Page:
Where to eat: Unlike paella or specialized Catalan cuisine, you likely wont find patatas bravas being served at formal restaurants in Barcelona, but rather in the many tapas bars around the city. Some of the best spots for Patatas Bravas are Fàbrica Moritz in the the gourmet area of Cervesa Moritz, Elsa y Fred where the mushroom croquettes are just as good as the patatas bravas, and Louise Se Va, that has a menu of items named after rock bands with the most popular order here being the Guns N’ Roses (a sandwich with onion and cheese), patatas bravas and a beer.

3. Chorizo – There are sausages…and then there is chorizo. Spicy pork sausages that can be had just as small slices, or pan fried or as part of a crostini or in a paella, it is probably the most talented sausage out there. A must for carnivores!

Where to eat: One of the best places to have Chorizo is at Entrepanes Díaz, a modern-day throwback famous for gourmet sandwiches and traditional tapas.

4. Bocadillo – It is not a sandwich. It is a delicious local baguette like bread filled with meat, ham, chorizo (yes, it’s everywhere) and egg omelet – with a little olive oil drizzled to make it a little moist. Can be served hot or cold, and is a great snack (sorry, tapas) to have while on the go!

Where to eat: Two of the best places to have Bocadillo are located in the El Gotico quarter in Barcelona. First up is Bó de B, a restaurant that boasts of mix of Greek, Indian, European and African flavours and the meats are marinated in a delicate blend of herbs and spices. Here you can enjoy a wide range of fantastic bocadillos that range from around €3.50 – €4.50. Next is Conesa Entrepans an old school family run Catalan eatery, located at the corner of Plaça Sant Jaume, that has been serving their home made sandwiches and bocadillos since 1951. Their menu caters to vegan, vegetarians and to those on a gluten-free diet.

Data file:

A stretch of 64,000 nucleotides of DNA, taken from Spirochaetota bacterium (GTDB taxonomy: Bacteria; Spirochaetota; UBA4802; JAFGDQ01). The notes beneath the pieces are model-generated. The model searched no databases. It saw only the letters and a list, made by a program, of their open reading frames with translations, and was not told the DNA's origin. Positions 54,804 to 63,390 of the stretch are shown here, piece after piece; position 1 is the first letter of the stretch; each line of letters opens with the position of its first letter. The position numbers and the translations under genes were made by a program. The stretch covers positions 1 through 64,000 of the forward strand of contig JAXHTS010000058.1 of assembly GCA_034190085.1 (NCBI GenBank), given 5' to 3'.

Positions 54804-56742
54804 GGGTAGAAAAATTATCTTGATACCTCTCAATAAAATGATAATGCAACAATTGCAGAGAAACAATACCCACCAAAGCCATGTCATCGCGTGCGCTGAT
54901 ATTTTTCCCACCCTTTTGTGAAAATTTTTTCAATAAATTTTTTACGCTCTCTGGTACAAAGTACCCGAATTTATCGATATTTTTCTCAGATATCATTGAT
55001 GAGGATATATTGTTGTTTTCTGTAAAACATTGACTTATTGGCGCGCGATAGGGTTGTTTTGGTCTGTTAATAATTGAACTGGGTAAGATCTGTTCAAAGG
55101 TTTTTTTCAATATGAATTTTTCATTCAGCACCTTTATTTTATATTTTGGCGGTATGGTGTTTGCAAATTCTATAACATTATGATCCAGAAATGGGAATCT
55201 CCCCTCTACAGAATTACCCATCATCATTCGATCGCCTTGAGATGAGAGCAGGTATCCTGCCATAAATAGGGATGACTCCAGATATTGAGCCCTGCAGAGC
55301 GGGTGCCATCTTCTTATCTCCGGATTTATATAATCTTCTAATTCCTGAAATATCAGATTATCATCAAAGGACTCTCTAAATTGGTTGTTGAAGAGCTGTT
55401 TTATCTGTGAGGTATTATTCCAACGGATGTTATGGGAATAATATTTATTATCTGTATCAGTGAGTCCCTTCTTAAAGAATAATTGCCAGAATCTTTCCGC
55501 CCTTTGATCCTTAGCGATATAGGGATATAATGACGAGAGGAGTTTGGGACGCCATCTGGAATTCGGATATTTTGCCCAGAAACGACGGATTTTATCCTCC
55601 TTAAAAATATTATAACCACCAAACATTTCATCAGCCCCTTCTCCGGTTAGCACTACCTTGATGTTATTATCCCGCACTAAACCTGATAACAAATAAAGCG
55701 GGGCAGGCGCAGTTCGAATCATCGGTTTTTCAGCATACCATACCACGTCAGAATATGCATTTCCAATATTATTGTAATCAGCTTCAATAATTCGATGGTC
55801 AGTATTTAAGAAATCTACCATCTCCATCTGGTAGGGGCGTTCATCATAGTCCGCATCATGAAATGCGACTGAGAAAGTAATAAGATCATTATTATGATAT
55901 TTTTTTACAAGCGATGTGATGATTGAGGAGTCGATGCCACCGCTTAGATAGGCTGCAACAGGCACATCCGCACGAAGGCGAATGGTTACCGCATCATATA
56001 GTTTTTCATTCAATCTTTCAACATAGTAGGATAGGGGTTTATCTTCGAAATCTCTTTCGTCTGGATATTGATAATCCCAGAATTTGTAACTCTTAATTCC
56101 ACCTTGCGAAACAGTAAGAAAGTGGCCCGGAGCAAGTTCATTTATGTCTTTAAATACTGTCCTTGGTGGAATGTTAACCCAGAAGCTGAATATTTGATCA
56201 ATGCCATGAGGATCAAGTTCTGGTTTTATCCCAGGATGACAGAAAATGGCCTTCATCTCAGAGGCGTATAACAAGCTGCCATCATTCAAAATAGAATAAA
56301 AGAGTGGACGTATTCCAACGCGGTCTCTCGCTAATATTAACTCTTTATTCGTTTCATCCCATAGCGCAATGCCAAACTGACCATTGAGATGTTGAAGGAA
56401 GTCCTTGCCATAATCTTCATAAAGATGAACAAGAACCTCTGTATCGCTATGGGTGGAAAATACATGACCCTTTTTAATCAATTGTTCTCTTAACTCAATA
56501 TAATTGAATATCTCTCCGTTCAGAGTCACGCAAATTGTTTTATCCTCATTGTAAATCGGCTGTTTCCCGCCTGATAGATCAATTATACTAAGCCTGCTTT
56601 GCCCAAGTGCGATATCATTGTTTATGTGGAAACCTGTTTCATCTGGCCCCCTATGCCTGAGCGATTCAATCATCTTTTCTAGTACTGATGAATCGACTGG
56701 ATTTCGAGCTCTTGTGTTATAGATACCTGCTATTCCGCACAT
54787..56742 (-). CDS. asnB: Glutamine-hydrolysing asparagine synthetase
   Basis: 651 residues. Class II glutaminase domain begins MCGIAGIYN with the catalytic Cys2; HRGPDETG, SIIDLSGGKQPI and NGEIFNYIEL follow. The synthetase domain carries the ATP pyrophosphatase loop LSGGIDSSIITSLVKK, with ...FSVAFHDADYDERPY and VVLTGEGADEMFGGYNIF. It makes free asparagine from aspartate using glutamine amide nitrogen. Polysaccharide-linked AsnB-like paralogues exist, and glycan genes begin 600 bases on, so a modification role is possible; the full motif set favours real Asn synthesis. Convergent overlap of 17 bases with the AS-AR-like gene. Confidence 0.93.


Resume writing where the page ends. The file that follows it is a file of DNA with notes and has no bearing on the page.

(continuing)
Spanish Food
Clockwise from left to right: Patatas bravas; Paella; Gazpacho and Jamon Iberico. Photo: Getty Images.

5. Iberico Ham – also known as Jamon Iberico. One of the finest hams in the world, comes from a very special place in Spain (it is like a limited edition version of ham) and is to be eaten raw (at room temperature or slightly warm). Raw, never cooked. On a slice of toast or just by itself. A treat for ham lovers.

Where to eat: You can find Jamon Iberico in endless specialized gourmet shops all around Barcelona, in supermarkets as well as at the famous old food markets of the city, but if you still want my recommendation then try it at Moniberic that’s been around for over 40 years offering the widest selection of the most admired Iberian hams in the city. You could also pick up the hams from Jamonísimo, Reserva Ibérica, and Jamon Jamon.